The United States Court of Appeals for the Fifth Circuit recently reminded employers that they should create and maintain contemporaneous documentation for their personnel decisions and implement flexible progressive discipline policies. Specifically, on December 7, 2020, the Fifth Circuit affirmed a district court’s grant of summary judgment in an employer’s favor on an employee’s age discrimination claim. It did so, in part, because the employer showed that a merit raise it gave the former employee pre-dated the documented decline in her performance and that its progressive discipline policy allowed it discretion in implementation of the progressive steps.

Continue Reading Fifth Circuit Reminds Employers of the Importance of Contemporaneous Documentation and Flexible Progressive Discipline Policies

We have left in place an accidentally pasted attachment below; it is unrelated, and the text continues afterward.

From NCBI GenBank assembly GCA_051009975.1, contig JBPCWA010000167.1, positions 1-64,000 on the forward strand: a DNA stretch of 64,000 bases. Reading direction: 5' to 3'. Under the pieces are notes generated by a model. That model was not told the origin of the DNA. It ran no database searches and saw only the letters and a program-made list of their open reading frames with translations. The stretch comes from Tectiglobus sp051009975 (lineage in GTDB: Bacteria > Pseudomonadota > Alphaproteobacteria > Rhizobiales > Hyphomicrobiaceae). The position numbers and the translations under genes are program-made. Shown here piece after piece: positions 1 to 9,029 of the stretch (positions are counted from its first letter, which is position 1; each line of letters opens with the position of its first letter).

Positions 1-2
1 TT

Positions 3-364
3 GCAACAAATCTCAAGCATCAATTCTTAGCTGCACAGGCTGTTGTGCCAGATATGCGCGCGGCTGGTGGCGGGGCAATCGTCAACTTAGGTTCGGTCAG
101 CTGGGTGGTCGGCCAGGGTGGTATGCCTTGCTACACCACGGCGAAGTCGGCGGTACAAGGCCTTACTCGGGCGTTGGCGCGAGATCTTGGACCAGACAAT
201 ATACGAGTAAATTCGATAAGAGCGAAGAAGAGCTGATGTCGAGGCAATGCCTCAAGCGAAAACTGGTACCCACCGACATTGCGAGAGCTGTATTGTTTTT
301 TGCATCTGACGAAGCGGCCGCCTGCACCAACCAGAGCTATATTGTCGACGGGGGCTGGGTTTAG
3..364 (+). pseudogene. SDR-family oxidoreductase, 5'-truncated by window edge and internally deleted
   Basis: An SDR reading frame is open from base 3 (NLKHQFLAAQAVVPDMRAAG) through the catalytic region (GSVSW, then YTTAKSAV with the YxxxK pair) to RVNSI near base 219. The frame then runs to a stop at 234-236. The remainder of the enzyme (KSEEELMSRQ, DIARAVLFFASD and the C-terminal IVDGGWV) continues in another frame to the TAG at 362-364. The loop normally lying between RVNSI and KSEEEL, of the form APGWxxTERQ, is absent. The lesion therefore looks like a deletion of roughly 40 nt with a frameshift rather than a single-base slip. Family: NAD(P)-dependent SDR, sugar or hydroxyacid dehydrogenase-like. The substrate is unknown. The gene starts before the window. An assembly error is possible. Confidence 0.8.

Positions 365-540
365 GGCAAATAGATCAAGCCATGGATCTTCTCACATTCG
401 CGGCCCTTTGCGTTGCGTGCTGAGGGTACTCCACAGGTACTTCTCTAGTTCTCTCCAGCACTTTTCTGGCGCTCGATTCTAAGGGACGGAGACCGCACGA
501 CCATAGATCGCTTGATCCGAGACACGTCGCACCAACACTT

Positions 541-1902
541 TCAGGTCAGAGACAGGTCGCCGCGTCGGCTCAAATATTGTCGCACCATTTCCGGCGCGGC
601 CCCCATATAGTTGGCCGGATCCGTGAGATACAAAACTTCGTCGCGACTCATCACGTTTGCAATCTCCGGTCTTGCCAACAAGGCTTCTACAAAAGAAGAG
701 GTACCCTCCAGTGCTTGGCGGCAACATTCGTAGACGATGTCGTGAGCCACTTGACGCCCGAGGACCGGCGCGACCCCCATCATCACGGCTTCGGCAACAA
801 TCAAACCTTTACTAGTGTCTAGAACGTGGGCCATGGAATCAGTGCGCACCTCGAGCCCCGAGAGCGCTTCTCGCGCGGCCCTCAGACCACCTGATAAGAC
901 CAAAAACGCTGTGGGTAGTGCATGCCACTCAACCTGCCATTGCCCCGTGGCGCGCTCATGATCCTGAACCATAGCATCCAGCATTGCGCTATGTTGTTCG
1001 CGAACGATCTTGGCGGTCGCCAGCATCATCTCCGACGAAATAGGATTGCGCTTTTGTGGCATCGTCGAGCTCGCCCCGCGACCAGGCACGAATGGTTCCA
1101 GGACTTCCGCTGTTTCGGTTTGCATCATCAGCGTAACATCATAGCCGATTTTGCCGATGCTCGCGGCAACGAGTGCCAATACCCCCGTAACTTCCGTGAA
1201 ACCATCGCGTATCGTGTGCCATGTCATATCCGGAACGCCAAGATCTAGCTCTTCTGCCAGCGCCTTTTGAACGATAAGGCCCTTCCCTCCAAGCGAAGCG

Mandatory arbitration agreements for employees have been enforceable for decades.  Over the last several years, there has been an ongoing controversy between the Fifth Circuit Court of Appeals, among others, and the National Labor Relations Board as to whether mandatory arbitration agreements which prohibit collective actions are enforceable.  In the recent decision of Epic Systems Corp. v. Lewis, the U.S. Supreme Court has now held that employers may impose mandatory arbitration agreements which deny employees the right to file collective action arbitrations.  In other words, agreements requiring employees to proceed individually in arbitration are enforceable.  In the wake of this decision, many employers are opting to require their current employees to agree to mandatory arbitration. 
Continue Reading Implementing Your Mandatory Arbitration Program